How to Make Money Hauling

The United States has a competitive advantage over many countries because people have the ability to haul goods within and outside its borders. America’s Interstate Highway System, established in the 1950s, offers direct paths in most directions. These highways present an outstanding opportunity for you to make money hauling goods -- a task undertaken by more than 2 million people, according to a report from the Bureau of Labor Statistics. High fuel prices and reduced demand are considerable issues in a challenging economy, but you can still use your skills and hauling equipment to access the American dream.


Acquire a commercial driver’s license, or CDL, with an endorsement or certification that allows you to drive vehicles matching the categories you investigate. To learn how to drive these vehicles, use a special driving school or, perhaps, serve an apprenticeship to a veteran driver. The cost of the school is often free if you agree to work for a length of time for the company paying the expense.

Study the various fields within the truck transportation and warehousing industries. Consider the flexibility of hours, working conditions and job hazards associated with the jobs you consider. The Bureau of Labor Statistics provides helpful information on its website.

Write a business plan. Consider your specific industry category and the demand for the service, which can be obtained by contacting truck dispatching services. Consult local chambers of commerce, industry leaders, dispatching services and companies that utilize independent contractors.

Form a limited liability company or another company type to protect your personal assets from liability and financial loss. Separate your finances into personal and business categories for record keeping.

Purchase or lease a vehicle. Consider factors such as the price of insurance, truck flexibility, efficiency, sleeping arrangements inside the vehicle and the service record of the specific vehicle.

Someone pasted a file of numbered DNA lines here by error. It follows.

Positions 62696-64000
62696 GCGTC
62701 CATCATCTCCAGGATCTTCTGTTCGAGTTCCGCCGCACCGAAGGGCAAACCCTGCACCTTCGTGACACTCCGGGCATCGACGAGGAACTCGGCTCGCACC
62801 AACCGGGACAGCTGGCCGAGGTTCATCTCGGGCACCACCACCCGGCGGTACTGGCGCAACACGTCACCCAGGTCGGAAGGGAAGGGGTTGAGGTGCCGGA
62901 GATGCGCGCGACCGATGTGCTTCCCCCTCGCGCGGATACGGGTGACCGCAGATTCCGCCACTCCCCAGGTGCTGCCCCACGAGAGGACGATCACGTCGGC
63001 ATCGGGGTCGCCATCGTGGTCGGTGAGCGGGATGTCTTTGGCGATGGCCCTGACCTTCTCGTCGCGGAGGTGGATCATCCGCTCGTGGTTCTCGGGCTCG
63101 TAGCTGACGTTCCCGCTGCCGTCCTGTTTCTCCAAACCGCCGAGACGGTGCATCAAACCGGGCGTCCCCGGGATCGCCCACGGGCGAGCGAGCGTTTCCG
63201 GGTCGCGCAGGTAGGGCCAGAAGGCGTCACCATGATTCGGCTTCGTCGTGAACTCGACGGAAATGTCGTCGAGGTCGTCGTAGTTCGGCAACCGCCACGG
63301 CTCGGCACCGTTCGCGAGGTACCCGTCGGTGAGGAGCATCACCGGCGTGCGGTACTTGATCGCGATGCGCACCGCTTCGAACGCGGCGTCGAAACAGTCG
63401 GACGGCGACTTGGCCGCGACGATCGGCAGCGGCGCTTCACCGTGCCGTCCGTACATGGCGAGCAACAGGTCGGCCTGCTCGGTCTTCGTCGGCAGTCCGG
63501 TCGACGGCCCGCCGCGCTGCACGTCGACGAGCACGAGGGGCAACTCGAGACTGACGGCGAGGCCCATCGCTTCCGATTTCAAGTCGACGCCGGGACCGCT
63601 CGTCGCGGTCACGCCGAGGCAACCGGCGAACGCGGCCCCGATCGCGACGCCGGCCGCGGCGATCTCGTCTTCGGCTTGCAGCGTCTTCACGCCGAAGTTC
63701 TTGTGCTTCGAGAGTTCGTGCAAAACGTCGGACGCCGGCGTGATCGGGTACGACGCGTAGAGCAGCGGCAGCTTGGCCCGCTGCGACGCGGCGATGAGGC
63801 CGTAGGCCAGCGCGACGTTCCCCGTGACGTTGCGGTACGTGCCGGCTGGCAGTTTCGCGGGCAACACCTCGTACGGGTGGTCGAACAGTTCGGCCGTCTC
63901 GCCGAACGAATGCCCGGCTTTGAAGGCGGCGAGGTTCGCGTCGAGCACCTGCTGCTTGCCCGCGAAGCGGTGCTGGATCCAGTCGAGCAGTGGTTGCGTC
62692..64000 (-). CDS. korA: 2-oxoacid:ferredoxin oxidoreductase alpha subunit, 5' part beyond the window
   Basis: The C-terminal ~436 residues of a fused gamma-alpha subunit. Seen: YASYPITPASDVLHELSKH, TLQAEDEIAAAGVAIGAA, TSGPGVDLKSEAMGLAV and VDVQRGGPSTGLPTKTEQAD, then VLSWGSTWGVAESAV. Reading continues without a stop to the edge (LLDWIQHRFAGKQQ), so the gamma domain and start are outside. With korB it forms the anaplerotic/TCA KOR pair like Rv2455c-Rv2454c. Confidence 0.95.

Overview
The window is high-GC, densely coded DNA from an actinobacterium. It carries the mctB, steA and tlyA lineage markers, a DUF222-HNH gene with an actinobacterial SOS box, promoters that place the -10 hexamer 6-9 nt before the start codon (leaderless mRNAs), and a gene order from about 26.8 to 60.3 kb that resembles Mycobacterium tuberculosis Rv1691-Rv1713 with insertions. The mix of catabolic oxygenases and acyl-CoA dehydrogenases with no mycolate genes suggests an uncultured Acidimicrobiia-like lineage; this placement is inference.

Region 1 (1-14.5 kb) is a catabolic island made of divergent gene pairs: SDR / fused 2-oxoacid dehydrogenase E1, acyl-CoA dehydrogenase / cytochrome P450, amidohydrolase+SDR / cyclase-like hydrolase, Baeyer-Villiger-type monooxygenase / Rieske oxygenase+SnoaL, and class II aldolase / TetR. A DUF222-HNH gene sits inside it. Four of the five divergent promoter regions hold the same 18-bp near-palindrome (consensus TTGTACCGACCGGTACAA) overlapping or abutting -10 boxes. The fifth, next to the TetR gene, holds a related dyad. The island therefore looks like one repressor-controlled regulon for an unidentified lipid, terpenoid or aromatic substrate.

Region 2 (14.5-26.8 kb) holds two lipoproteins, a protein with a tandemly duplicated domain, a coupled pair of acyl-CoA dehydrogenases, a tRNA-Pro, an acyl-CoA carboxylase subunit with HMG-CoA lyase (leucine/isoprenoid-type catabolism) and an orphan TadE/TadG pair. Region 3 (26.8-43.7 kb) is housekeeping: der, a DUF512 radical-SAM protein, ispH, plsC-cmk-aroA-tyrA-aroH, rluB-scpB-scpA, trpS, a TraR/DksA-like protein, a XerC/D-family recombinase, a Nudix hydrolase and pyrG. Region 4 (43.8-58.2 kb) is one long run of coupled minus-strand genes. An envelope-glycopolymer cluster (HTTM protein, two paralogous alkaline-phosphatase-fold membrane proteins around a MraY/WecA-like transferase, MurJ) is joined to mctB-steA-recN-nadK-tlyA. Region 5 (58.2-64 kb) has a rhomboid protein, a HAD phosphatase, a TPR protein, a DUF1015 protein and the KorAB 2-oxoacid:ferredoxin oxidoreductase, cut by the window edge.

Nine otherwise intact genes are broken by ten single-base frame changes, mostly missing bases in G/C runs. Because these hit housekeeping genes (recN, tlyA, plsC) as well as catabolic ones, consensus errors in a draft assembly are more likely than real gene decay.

Utilizing Specific Vehicles

Drive a diesel as an independent contractor with a local dispatcher. This may involve driving short or long distances and having overnight stays. Verify driving schedules and other expectations before accepting this job type.

Haul vehicles on an auto-transport truck. This can be done through a dispatcher, or you may find jobs hauling vehicles for car lots and wholesalers. You may wish to consult local online classified sites for these jobs, although posted jobs typically involve hauling only one vehicle.

Drive a mobile home truck or a chauffeur’s vehicle in front or behind wide loads like these. These jobs may require specialized hauling skills provided by the home-selling company.

Utilize a box truck as a single-home mover or business-relocation service. Although these services require more employees, they can be quite lucrative.

Haul refuse from sites after tornadoes, floods or hurricanes. This can be a rewarding and profitable service. Familiarize yourself with dealing with insurance firms and government relief agencies; expect delayed but eventual payment.


  • You must have a clean driving record to obtain a CDL. Consider and understand emissions laws when you plan travel routes. Investigate liability insurance options and keep your policy current.


  • Know the industry before buying or leasing a vehicle and have employment under contract. Factor fuel price changes into bids and long-term contracts. Large spikes in price can reduce or negate your profit. Perform background and driver’s record checks on any contracted employee. Collect and file records of all income and expenses for tax purposes.